Saturday, April 11, 2015

Review: Conspiracy of Blood and Smoke

Conspiracy of Blood and Smoke (Prisoner of Night and Fog, #2)Author: Anne Blankman
Series: Prisoner of Night and Fog, #2
Released: April 21st 2015
Publisher: Balzer + Bray
Length: 416 pages
Source: Publisher for reivew
Buy: Amazon

The girl known as Gretchen Whitestone has a secret: She used to be part of Adolf Hitler’s inner circle. More than a year after she made an enemy of her old family friend and fled Munich, she lives with a kindly English family, posing as an ordinary German immigrant, and is preparing to graduate from high school. Her love, Daniel Cohen, is a reporter in town. For the first time in her life, Gretchen is content.
But then, Daniel gets a telegram that sends him back to Germany, and Gretchen’s world turns upside-down. And when she receives word that Daniel is wanted for murder, she has to face the danger she thought she’d escaped-and return to her homeland.
Gretchen must do everything she can to avoid capture and recognition, even though saving Daniel will mean consorting with her former friends, the Nazi elite. And as they work to clear Daniel’s name, Gretchen and Daniel discover a deadly conspiracy stretching from the slums of Berlin to the Reichstag itself. Can they dig up the explosive truth and get out in time-or will Hitler discover them first? 
Prisoner of Night and Fog, Anne Blankman’s incredible debut and part one of her duology, seemed at times too good to be true. Extensively researched, clever, and deeply emotional, it explored a time some would rather leave forgotten, the darkest time in Germany’s history. Blankman gave us front row seats to Hitler’s rise to power, seen through the eyes of one of his darlings, a young girl he’d taken under his wing and treated as a favorite niece. But the events in Prisoner of Night and Fog took Gretchen away from the man she knew as Uncle Dolf, and in Conspiracy of Blood and Smoke, the two are bitter enemies, and Gretchen is sure she’d be killed on sight.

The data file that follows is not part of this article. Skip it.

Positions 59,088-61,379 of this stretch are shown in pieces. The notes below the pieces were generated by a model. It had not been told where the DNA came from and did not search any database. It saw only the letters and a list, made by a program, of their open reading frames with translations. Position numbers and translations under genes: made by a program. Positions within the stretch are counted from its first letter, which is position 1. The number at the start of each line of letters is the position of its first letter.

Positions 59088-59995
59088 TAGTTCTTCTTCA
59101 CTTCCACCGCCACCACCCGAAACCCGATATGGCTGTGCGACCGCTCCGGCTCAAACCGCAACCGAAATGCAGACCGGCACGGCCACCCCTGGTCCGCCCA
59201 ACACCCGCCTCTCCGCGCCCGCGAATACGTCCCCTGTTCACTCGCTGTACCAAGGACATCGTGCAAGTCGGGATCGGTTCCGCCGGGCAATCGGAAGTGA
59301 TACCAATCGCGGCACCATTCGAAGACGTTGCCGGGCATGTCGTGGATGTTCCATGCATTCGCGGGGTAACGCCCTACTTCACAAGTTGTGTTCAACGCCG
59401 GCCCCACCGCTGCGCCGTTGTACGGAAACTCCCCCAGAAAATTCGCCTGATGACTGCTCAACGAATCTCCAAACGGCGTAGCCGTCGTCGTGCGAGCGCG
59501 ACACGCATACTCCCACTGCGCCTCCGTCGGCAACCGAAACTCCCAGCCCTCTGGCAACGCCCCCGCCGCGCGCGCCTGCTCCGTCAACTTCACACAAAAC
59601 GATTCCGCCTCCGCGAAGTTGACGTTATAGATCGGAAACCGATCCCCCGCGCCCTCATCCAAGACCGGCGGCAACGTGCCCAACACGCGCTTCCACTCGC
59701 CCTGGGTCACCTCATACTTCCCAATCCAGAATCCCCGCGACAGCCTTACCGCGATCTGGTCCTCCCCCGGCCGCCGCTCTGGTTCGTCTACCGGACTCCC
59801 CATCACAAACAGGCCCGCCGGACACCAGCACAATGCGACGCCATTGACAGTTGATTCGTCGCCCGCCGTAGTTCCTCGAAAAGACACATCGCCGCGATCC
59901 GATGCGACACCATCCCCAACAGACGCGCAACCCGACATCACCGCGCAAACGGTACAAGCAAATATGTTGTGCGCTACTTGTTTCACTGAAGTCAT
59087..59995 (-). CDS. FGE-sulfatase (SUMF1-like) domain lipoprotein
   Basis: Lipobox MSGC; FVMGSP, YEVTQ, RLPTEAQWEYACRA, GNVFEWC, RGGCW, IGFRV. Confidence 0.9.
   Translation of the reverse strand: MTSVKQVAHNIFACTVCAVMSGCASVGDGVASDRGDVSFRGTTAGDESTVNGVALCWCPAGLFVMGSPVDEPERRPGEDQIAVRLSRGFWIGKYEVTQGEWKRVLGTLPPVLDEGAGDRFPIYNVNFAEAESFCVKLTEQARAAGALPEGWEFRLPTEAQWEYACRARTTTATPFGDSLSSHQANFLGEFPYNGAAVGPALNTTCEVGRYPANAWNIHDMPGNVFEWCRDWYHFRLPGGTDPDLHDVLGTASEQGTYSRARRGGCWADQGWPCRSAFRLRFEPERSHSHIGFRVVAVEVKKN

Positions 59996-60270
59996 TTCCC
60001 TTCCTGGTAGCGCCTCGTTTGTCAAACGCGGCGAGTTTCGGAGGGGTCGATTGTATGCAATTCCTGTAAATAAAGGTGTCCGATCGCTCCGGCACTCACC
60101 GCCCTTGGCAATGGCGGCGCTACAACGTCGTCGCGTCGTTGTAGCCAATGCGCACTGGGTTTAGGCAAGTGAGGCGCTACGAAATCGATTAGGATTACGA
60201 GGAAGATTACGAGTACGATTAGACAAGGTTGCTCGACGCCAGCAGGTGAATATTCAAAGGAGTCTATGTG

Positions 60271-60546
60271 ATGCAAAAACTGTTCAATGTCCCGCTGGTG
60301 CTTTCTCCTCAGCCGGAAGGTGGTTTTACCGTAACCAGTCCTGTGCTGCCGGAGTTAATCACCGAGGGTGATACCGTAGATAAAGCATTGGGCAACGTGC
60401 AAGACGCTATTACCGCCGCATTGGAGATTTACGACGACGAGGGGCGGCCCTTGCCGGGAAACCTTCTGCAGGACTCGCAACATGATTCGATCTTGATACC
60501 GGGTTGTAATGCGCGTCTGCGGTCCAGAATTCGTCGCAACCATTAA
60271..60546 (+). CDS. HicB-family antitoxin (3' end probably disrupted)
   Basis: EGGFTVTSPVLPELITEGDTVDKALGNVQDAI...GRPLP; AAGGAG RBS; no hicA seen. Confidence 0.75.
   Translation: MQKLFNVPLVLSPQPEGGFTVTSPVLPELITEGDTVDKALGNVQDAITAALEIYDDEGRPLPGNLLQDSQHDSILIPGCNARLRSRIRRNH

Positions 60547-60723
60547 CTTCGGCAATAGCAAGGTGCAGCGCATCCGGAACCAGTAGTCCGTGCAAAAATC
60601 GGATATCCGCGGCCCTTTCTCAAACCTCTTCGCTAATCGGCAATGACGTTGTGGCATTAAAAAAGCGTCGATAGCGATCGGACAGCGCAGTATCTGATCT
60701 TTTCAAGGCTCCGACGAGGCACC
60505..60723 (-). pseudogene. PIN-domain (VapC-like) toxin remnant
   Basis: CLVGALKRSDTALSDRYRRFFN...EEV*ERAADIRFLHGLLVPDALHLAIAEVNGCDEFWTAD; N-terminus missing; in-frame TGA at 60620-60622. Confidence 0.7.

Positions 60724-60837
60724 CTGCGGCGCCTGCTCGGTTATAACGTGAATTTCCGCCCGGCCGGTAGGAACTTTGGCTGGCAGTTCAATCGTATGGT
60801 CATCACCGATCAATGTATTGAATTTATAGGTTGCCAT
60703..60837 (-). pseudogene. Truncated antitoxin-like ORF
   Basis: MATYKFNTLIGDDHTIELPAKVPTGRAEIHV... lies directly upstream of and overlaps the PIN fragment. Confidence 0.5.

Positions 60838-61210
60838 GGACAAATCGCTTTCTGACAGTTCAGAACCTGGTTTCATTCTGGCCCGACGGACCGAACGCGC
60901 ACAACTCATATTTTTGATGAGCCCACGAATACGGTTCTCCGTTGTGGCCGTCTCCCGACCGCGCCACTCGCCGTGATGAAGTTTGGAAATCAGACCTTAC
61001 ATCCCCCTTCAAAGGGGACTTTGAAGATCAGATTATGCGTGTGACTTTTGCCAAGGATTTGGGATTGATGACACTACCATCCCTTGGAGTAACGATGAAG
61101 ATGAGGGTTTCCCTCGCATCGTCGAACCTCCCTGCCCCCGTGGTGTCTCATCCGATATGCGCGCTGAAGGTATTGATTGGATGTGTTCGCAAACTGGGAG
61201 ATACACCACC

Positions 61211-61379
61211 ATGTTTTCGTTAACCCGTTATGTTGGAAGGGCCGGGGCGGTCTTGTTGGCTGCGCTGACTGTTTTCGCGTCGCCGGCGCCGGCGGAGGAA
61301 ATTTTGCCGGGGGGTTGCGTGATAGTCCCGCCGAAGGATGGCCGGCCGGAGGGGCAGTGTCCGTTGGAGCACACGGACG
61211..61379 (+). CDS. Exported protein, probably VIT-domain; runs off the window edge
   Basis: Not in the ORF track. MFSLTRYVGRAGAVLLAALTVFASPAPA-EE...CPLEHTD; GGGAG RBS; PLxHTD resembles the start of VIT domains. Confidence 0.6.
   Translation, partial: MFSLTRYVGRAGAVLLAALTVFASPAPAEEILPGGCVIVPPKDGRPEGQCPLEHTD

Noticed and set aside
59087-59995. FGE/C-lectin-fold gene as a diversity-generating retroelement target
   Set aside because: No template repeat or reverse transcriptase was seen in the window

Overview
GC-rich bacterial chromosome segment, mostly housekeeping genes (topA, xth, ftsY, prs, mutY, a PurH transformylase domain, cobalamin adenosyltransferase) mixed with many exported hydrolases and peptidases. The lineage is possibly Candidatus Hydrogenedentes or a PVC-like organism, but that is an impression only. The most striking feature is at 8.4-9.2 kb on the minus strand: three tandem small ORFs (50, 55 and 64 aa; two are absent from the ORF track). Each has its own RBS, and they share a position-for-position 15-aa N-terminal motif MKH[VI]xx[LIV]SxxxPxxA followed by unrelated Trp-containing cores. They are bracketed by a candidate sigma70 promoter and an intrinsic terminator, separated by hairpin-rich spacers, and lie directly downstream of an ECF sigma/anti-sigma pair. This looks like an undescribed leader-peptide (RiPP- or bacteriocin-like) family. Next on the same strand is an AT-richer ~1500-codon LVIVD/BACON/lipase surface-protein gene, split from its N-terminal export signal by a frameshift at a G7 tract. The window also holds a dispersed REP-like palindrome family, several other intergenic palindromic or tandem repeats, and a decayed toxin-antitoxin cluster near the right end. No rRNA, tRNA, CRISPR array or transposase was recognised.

Forced to leave her comfortable life in Oxford and return to Germany with Daniel, Gretchen is forced to face the demon from her past, the man she once loved deeply and trusted implicitly. This time, with her eyes wide open, she hopes to uncover the Nazi Party’s many conspiracies and stop Hitler’s rise to absolute power.

Unfortunately, with the distance between Gretchen and Hitler, the book has lost some of its allure. We still see actual historical events, but this time we view them from afar, as would anyone else. We are not privy to insider information, not anymore, which means that we’ve lost our chance to learn more about the deterioration of his psyche. There’s still plenty to admire about the book, but that part, the part I admired most in Prisoner of Night and Fog, is all but gone.

Of course, the events in 1933 Berlin are still thoroughly researched and presented in a wonderful blend of fact and fiction, which makes this book highly educational as well as entertaining. The work Blankman has finally put before us is impeccable. She did her job and she did it well, finding the perfect balance between history, fiction and character development.